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United States of America v. Nathan Lee Seaux

August 23, 2012

UNITED STATES OF AMERICA, PLAINTIFF,
v.
NATHAN LEE SEAUX, DEFENDANT.



The opinion of the court was delivered by: Hayes, Judge:

ORDER

The matter before the Court is the motion to suppress statements filed by the Defendant Nathan Lee Seaux. (ECF No. 18).

BACKGROUND FACTS

On December 22, 2011, the grand jury returned an indictment charging that "on or about May 4, 2010," the Defendant stole "approximately $13,325.08 worth of cash and checks and other commercial paper" from the United States Postal Service in violation of 18 U.S.C. § 1707. (ECF No. 1 at 1).

On August 23, 2010, Defendant was employed by the United States Postal Service at the Yuma Main Office in Arizona. (ECF No. 26-2 at 36). Defendant was not scheduled to work on that day and received a telephone call on his cellular phone from Sergio Velasco, Post Master for the Yuma Main Office. Id. Velasco was Defendant's direct supervisor. Id. at 37. Velasco told Defendant that the postal inspectors were in the office waiting for him. Id. at 36.

Defendant testified that Velasco told him that "I had to come to the post office to answer some questions." Id. at 36.

Defendant arrived at the Yuma Post Office and Velasco led him to a small room where Special Agents Eric Thomas and Marco Morales of the United States Postal Service Office of the Inspector General were waiting. Id. at 40-41. Velasco left Defendant with Agent Thomas and Agent Morales. Id. at 40. Agent Thomas motioned for Defendant to sit down and introduced himself. Id. at 40, 59. Agent Thomas was wearing street clothes with a gun holstered to his hip. Id. at 41. Agent Morales was wearing street clothes and was not visibly armed. Id. at 41. Agent Thomas testified that the Defendant "sat in a chair, closest to the door, but near us as well." Id. at 6. Agent Thomas testified that "this is my standard practice [. . .] I don't want anyone to believe that they are not free to leave, so I have them sit closest to the door." Id. The door to the room was closed but not locked. Id. Agent Thomas testified that the doorway was not obstructed on either side. Id. at 7. Agent Thomas testified that the agents did not threaten or handcuff the Defendant. Id. at 7. Agent Thomas testified that the agents did not draw their weapons at any point during the interview. Id. Agent Thomas testified that the interview was not recorded. Id. at 26.

Agent Thomas advised the Defendant that he was there to talk "about the shortages at the Hillcrest Post Office" and that he had "some questions for [the Defendant]." Id. at 23, 41. Agent Thomas asked the Defendant about his military background, his family and his interest in football. Id. at 41-42. Agent Thomas testified that this was "small talk" unrelated to the investigation and not meant to be threatening in any manner. Id. at 9. Agent Thomas testified that he informed the Defendant that the requested interview "was voluntary and that he was free to leave at any time." Id. at 7. Agent Thomas testified that he did not give the Defendant a Garrity*fn1 advisal at any time before or during the interview. Id. at 21. Agent Thomas testified that he did not "mention anything about his job, anything like that" or that Defendant would be fired if he refused to answer questions. Id. at 22.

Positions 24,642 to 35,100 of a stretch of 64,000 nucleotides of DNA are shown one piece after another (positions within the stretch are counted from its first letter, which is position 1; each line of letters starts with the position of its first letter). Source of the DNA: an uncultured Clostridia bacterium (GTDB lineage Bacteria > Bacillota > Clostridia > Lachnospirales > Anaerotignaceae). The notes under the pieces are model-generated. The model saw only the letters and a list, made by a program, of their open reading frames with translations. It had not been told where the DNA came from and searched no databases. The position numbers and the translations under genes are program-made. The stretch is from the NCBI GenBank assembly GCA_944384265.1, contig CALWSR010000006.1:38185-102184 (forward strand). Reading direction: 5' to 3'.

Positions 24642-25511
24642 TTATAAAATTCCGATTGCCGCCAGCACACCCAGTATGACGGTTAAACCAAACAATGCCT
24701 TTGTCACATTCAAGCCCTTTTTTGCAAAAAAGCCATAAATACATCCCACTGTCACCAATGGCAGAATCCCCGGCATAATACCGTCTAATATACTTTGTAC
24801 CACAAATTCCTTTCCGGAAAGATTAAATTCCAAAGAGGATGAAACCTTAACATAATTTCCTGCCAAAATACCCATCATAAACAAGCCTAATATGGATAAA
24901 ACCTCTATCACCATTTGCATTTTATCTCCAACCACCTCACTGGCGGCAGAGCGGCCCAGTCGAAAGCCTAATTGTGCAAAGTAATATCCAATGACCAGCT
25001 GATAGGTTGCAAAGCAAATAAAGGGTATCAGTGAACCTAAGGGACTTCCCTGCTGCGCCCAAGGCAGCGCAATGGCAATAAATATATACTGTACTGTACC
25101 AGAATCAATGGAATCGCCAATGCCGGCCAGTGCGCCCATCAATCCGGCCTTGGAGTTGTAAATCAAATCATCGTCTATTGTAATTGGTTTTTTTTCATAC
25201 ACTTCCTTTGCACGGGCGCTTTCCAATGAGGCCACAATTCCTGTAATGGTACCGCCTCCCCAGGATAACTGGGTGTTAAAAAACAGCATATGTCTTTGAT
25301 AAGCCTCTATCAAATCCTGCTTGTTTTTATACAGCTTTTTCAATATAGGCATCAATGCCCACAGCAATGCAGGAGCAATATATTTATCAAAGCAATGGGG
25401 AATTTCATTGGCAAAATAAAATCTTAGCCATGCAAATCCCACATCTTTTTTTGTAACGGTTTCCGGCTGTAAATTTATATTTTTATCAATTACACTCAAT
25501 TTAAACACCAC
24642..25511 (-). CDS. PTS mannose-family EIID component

Agent Thomas testified that he informed the Defendant of his Miranda rights; that Defendant read the rights aloud from a pre-printed form, signed and dated the form; and that Defendant stated orally that he understood his rights. Id. at 10, 42. Defendant dated the Miranda form and indicated the time as "11:52 a.m." (Exhibit 21). Defendant subsequently wrote and signed a statement. (Exhibit 22). Defendant dated the statement and indicated the time as "1:30 p.m." Id.

Defendant testified that he was not given his Miranda rights prior to writing the statement. (ECF No. 26-2 at 43). Defendant testified that he did not read and sign the Miranda form until after he had already written and signed his statement. Id. at 43-44. Defendant testified that Agent Thomas told him the time to write down on the Miranda form and on his statement and testified that "whatever [Agent Thomas] told me to do, that is what I did." Id. at 48. Defendant testified that he is forty years old but had "never signed [. . .] a document that says date and time before." Id.

Defendant testified that he was never given a Garrity warning. Id. at 55. Defendant testified that he believed that Velasco was giving him "directions" to come in to the office and speak with the Postal Inspector. Id. at 37. Defendant stated that he was told in training thirteen years ago that "you have to answer [Postal Inspectors'] questions or you could be subject to being fired." Id. at 38-39. Defendant testified that "[Velasco] never stated" that he would be subjected to disciplinary action if he refused to submit to questioning. Id. at 45.

Defendant testified that the small talk at the onset "put me on edge." Id. at 42. Defendant testified that a file cabinet was "blocking" the doorway. Id. at 59. Defendant testified that "I would have to walk around to get out of the room is what I meant, like blocking." Id. at 59. Defendant testified that he was not handcuffed at any point during the questioning and left the interview on his own. Id. at 42, 45.

Agent Thomas testified that he has "been in law enforcement for 21 years, been an agent for going on 10 years." Id. at 62. Agent Thomas testified that he has never interviewed a suspect without first advising the person of his or her Miranda rights. Id. Agent Thomas testified that "[m]aybe about 40 minutes or so, 40 to 45 minutes approximately" elapsed between the time that the Defendant signedthe Miranda form and the time that the Defendant wrote ...


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